#### Vol. 14, No. 2, 2021

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On cyclic and nontransitive probabilities

### Pavle Vuksanovic and A. J. Hildebrand

Vol. 14 (2021), No. 2, 327–348
##### Abstract

Motivated by classical nontransitivity paradoxes, we call an $n$-tuple $\left({x}_{1},\dots ,{x}_{n}\right)\in {\left[0,1\right]}^{n}$ cyclic if there exist independent random variables ${U}_{1},\dots ,{U}_{n}$ with $P\left({U}_{i}={U}_{j}\right)=0$ for $i\ne j$ such that $P\left({U}_{i+1}>{U}_{i}\right)={x}_{i}$ for $i=1,\dots ,n-1$ and $P\left({U}_{1}>{U}_{n}\right)={x}_{n}$. We call the tuple $\left({x}_{1},\dots ,{x}_{n}\right)$ nontransitive if it is cyclic and in addition satisfies ${x}_{i}>\frac{1}{2}$ for all $i$.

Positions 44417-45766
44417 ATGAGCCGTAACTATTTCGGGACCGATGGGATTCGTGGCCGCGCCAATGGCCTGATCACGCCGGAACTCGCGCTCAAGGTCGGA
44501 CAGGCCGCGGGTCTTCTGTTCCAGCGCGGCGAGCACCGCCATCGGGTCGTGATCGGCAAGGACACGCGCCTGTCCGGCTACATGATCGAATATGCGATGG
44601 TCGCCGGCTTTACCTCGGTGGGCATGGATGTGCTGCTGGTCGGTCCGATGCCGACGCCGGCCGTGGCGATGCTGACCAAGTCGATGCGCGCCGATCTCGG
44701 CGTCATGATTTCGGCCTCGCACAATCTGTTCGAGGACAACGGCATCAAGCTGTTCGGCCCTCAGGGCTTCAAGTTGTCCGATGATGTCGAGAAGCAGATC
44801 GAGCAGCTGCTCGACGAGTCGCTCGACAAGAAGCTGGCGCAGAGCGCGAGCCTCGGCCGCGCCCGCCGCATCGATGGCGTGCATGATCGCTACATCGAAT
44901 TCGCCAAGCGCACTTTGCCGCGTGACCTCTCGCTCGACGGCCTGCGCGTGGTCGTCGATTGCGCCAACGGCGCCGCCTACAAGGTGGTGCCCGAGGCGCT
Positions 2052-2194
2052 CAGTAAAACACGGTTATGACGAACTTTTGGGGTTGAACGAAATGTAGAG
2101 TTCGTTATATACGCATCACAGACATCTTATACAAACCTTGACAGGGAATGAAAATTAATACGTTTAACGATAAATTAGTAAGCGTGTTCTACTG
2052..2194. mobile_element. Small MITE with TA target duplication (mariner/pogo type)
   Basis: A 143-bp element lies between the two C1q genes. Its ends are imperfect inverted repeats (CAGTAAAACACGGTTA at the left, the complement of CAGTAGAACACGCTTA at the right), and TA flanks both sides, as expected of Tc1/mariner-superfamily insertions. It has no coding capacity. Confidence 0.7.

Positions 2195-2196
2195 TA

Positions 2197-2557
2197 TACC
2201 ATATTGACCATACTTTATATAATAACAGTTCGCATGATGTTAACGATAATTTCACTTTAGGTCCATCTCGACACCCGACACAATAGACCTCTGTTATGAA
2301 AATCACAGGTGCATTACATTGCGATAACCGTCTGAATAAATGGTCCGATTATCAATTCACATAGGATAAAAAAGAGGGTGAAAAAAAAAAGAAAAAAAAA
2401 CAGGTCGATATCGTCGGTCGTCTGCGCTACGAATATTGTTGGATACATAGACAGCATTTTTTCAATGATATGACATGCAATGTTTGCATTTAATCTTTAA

Let ${p}_{n}$ (resp. ${p}_{n}^{\ast }$) denote the probability that a randomly chosen $n$-tuple $\left({x}_{1},\dots ,{x}_{n}\right)\in {\left[0,1\right]}^{n}$ is cyclic (resp. nontransitive). We determine ${p}_{3}$ and ${p}_{3}^{\ast }$ exactly, while for $n\ge 4$ we give upper and lower bounds for ${p}_{n}$ that show that ${p}_{n}$ converges to $1$ as $n\to \infty$. We also determine the distribution of the smallest, middle, and largest elements in a cyclic triple.

##### Keywords
nontransitivity paradoxes, probability, game theory, social choice theory
##### Mathematical Subject Classification
Primary: 60C05, 91A60